The great blog on raising the next generation of nerds, GeekDad, has a post of mine today with advice on “How To Introduce a Kid to D&D Before He Goes Into Surgery“. That title is appropriate enough because it evokes the circumstances I had in mind when I gave this advice, but for a role-playing-savvy audience it might more specifically be called How To Move Past the Rules As Quickly as Possible and Break Through to Improv Psychodrama.
To unpack that from back to front, the reason I felt it was appropriate to reach for psychodrama was the circumstances. Here’s a kid who’s about to undergo a life-changing, potentially lethal experience, and what he wants to do beforehand is to play D&D for the first time. I’m never going to deny the life-affirming virtues of a simple, procedural, rules-bound dungeon crawl; but it seems to me like what this 11-year-old is reaching for is a chance not only to get outside himself into a world of fantasy, but to confront some particular fears and deal with issues of life and death, risk and survival while he’s there.
D&D is for sure a good vehicle for exploring this material, but I felt that it would emerge most strongly & truly by getting outside the confines of a pre-planned adventure and into player-driven improv. There’s a description of a psychologist using play therapy in the urban fantasy novel Minions of the Moon that really stuck with me – the idea that I retained being that when you set out a bunch of action figures and just start playing within this imaginary framework, if the kids’ alter ego reaches the treasure chest they’ve been seeking and you ask “what’s inside the chest?” the answer is going to be the thing that’s really on my mind.
The reason I talk mostly about getting past the rules, but not what to do once you’re into the improv, is that I was originally writing this advice for Edward Einhorn. When the father of the 11-year-old in question approached Edward about DMing this D&D game, I was the guy he thought to ask because I’d recently interviewed Edward about his excellent theatrical adaptation of Do Androids Dream of Electric Sheep. That conversation became a lengthy discussion about role-playing games and how they relate to & differ from other kinds of performance art, so he knew that I knew D&D. For the same reason I knew that doing improv and letting narrative emerge from the kids playing their characters was going to be second nature for him. What seemed important to get across was that getting some level of familiarity with the rules should be seen as a necessary pre-condition to gaining the kids’ trust in the imaginary framework, without letting them become an end in themselves.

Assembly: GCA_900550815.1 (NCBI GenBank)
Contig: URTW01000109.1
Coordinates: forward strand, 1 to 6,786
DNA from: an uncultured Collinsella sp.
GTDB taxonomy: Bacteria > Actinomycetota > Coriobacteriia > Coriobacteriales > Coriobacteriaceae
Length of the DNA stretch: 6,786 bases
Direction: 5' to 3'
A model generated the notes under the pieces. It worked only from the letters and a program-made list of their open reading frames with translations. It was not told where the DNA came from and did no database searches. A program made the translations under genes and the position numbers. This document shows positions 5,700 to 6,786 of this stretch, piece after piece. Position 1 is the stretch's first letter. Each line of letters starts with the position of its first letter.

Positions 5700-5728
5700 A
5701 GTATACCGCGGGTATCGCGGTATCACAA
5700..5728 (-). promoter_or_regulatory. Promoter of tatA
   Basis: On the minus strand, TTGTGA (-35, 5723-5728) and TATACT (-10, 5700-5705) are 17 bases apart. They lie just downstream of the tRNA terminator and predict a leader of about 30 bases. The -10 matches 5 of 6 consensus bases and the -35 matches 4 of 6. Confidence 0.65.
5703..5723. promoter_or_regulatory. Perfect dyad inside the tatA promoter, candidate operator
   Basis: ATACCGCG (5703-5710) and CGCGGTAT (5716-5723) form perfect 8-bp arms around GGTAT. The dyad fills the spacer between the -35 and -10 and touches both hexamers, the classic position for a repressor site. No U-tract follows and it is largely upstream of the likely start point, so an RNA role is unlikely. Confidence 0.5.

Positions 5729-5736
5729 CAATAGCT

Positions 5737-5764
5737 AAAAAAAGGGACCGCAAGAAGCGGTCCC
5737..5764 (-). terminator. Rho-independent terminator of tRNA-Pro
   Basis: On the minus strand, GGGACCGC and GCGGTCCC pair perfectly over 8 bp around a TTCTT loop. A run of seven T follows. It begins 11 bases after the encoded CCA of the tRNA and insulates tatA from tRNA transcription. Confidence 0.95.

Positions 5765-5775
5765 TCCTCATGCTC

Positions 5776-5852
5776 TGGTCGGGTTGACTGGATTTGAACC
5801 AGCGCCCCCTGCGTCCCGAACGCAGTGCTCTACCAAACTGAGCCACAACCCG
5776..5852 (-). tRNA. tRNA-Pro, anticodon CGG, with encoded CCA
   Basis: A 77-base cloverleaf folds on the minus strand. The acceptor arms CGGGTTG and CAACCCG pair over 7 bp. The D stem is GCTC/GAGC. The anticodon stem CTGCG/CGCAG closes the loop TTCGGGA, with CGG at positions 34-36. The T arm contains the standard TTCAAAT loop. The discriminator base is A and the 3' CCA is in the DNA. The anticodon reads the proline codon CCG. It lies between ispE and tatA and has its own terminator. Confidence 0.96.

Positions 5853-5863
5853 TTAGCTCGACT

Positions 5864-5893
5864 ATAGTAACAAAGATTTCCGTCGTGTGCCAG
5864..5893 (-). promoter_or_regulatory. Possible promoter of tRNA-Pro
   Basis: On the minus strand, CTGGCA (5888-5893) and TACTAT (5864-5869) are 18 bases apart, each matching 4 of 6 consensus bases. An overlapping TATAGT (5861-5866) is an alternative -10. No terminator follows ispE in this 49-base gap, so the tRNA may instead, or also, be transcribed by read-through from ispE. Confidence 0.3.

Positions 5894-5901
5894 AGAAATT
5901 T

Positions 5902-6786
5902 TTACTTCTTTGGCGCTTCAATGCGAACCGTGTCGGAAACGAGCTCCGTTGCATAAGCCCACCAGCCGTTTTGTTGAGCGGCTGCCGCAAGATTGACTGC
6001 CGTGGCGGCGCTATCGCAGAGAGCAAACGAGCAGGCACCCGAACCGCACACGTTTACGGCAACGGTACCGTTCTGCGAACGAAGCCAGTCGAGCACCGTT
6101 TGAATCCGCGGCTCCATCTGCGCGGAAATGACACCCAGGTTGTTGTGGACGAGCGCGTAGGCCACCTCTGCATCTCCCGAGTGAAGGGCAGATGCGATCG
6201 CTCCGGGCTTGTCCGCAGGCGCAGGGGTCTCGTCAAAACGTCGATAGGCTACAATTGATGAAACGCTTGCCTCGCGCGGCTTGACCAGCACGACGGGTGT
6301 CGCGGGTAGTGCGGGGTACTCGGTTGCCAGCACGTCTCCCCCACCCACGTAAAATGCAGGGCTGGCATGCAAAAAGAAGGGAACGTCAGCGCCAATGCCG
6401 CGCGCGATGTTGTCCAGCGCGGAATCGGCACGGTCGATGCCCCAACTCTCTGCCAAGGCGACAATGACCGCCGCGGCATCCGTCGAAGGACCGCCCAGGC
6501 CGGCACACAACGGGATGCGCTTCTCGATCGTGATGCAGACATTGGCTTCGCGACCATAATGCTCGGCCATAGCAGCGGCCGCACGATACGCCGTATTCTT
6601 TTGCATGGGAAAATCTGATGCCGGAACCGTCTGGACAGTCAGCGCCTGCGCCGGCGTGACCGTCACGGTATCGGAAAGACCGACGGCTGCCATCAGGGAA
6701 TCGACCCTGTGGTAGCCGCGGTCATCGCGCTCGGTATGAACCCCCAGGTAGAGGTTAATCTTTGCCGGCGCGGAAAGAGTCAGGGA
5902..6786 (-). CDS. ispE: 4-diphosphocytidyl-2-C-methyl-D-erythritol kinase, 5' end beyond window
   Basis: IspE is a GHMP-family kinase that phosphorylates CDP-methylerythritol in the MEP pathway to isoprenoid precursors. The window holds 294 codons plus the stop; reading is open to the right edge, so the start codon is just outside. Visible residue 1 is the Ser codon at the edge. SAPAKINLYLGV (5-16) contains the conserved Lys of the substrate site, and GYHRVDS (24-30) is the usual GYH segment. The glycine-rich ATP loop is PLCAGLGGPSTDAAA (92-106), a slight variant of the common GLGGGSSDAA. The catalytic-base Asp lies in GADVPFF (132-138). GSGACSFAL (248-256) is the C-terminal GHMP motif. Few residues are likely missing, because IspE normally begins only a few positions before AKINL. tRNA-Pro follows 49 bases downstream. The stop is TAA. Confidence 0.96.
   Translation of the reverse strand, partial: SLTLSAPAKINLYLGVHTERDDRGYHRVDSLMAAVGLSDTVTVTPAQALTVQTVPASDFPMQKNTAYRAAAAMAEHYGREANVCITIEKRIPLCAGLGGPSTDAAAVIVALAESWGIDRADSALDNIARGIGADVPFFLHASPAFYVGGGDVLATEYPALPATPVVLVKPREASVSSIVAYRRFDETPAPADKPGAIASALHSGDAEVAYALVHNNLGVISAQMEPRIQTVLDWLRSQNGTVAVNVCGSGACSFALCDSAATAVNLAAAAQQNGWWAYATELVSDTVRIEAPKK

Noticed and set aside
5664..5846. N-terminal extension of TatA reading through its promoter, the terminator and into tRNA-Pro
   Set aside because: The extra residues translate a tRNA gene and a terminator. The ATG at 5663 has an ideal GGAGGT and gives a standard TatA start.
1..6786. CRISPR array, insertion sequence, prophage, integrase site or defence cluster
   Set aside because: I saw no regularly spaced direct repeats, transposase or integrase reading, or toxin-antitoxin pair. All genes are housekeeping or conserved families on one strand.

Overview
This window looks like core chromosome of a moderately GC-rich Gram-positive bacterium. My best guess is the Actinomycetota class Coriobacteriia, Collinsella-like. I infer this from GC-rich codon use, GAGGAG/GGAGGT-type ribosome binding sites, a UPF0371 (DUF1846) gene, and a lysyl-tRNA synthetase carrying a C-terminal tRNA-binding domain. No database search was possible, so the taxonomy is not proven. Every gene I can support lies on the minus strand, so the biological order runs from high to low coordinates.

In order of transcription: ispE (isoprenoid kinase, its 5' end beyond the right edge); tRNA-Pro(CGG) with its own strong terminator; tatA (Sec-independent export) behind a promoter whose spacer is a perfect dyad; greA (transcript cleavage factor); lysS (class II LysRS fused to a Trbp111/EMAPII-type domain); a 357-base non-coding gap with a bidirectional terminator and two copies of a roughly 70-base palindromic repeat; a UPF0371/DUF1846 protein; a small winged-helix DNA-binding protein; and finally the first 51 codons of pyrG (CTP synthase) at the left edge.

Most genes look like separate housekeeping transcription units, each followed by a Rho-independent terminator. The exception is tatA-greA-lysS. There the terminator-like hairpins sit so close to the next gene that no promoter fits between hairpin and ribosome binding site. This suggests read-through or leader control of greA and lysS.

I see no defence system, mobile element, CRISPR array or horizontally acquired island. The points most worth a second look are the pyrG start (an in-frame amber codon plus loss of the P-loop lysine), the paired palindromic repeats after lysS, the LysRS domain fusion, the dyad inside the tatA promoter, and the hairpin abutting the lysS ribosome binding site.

Finally, let’s talk about why I think it’s important in general to move past the rules. In the comments to the Boing Boing post about my previous post about gaming for kids, shadowfirebird said “How was this D&D? It was certainly role-playing, and I heartily approve. But.”
My experience has been that there’s basically no way to teach kids the full corpus of D&D rules (of any edition) in the time and attention span you’ve got available. It’s something they have to learn for themselves, by poring endlessly over arcane tomes and hashing out the implicatios through many hours of play. What you need to do is get them to hear the music, the sound of valkryies’ horns and axes clanging on shields, so that they’ll be inspired to invest that effort. Going as light on the rules as possible at first helps get kids hooked; once they’re D&D geeks there’ll be time enough for the geeky pleasures of rules-mastery.
I’m hoping with all my being that the kid Edward is going to be running this game for will pull through the surgery just fine and have a long, healthy life ahead of him to devote to rules-mastery or whatever else brings him joy.